Shared your poetry with the young Indian girl I am tutoring in English. She recently ‘escaped’ here to live with her Aunt and Uncle. She is a bright lady with a love for reading. So I gave her your piece to read and then asked her to read it outloud (to practice her English) — about midway through she broke down in tears.
When I calmed her down, she told me that your description of the storm reminded her of her life in India before she left and of how she and her sisters would hide in the darkness so that men coming in would not see them.
She worries about her sisters she left behind because she fears they have been kidnapped and she will not see them again. She is a very determined young girl and I told her that living through storms does make us stronger and long as we don’t let them make us angry.
Needless to say, after reading this comment I was... speechless, to say the least. It sounds odd, but sometimes I forget that people read this blog. There are times when it feels I am just writing in a journal; it's as if no one will ever see it and no eyes except for mine will ever read it.
In the beginning, that's what this blog was: simply a journal, a way for me to look back and say this, this is my journey. This is where I've been. This is where I will be one day. I did, of course, create the blog with the intention of having people read it, and yet - that always seemed like such a far-off dream. It always seemed like one of those things that happened to other people, having regular readers and followers who were impacted by their words on a daily basis. It was never something I could achieve.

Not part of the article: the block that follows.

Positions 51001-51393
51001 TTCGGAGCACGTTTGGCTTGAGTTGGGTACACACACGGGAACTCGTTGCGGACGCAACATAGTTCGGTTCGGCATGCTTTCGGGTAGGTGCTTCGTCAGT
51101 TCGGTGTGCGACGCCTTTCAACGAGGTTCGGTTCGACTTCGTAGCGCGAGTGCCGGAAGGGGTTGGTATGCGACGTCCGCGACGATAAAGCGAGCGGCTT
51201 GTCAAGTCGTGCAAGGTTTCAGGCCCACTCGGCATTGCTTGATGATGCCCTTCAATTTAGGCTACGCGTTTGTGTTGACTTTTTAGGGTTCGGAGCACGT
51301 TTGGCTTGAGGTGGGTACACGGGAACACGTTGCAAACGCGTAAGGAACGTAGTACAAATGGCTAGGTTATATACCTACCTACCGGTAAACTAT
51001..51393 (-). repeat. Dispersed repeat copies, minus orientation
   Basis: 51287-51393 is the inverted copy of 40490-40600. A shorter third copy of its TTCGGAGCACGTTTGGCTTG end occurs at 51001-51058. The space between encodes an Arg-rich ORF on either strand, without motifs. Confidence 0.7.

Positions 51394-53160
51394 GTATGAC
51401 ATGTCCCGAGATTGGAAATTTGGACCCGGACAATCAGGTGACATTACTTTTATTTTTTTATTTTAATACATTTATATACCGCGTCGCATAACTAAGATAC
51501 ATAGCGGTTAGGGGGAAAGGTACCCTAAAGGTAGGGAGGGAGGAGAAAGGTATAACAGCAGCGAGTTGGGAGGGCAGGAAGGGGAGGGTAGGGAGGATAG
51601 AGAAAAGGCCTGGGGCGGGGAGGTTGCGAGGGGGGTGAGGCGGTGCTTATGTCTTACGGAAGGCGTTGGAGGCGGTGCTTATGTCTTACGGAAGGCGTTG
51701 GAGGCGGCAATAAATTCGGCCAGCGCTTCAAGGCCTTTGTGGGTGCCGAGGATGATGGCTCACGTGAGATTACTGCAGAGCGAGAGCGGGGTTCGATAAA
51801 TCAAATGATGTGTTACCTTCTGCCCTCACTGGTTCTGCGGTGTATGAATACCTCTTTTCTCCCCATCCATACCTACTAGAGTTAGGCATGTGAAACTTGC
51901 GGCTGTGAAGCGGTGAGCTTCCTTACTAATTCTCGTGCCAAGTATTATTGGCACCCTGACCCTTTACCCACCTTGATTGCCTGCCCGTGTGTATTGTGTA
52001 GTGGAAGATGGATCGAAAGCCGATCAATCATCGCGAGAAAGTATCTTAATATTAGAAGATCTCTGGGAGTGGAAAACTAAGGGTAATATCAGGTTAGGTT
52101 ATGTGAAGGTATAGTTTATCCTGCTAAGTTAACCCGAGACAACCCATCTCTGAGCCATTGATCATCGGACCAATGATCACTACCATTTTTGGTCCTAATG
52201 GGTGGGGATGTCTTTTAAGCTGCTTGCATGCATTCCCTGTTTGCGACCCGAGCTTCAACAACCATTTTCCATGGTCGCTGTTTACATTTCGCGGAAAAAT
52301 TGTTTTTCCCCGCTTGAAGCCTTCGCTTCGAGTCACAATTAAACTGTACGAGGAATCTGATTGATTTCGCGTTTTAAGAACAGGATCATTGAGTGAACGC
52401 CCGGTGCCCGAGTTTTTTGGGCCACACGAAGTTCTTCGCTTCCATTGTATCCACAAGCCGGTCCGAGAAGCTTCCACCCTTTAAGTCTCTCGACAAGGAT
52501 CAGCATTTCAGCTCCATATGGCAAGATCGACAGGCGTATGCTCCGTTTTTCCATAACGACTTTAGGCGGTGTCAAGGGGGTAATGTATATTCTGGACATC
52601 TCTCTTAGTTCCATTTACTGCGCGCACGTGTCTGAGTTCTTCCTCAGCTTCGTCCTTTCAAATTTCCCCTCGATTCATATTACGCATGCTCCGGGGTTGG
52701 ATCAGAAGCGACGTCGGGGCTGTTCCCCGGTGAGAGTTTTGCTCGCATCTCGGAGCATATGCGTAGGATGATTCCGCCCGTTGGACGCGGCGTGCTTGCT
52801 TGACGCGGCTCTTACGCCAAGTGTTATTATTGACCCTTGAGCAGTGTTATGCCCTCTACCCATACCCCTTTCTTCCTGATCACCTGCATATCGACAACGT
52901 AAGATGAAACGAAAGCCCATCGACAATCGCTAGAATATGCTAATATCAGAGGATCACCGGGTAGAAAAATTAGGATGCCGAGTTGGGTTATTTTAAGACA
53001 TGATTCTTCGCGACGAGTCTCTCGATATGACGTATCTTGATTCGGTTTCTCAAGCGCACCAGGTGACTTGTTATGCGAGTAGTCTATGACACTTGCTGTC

Writing has always been my way of dealing with the world - whether it's lyrics, or stories, or poetry. I've always written for myself, because I am the one person I know best: when people haven't been there for me, the pen and paper never once left. Life is such a roller coaster, and my seatbelt has been the power of words.
So when I started posting on this blog, I never truly thought that anything would be different. I thought that it would be the same as always: I would write and only a handful of close friends and family members would read it.
Things have changed since then.
Nine days ago, July 20th, was the 1 year anniversary of this blog. It's funny to think that just one short year ago I was typing up my first post. It's funny to think of how far I've come.
One year ago, I never would have imagined that my words could have such an impact on someone else, someone who, for all I know, could be halfway across the world or just down the block. This girl in the comment is a stranger - I'll never know her name. I'll never know who she is; if I meet her one day, at a coffee shop or on a train or in a grocery store, our eyes might catch on each other's for a brief moment, but that will be all. We'll never truly know each other.
That poem has drawn a bond between us that can't be broken. Those words are connecting us in a way that won't ever be forgotten. And maybe that's what I was missing all that time when I was simply writing for myself - because isn't that the true function of words? Aren't they bridges, spanning immeasurable distances that no human being could ever cross? Aren't they messages in bottles, thrown into rollicking waves and bringing together people who never would have met otherwise?
One year ago, I never would have imagined that my words could affect anyone else so deeply.
And now here I am, and here in my hand is a message in a bottle, and this is the utter magic of writing that I was never quite able to fathom before I began this blog - it is that you, my dear readers: you are the ones who get to open it and decide just what it says.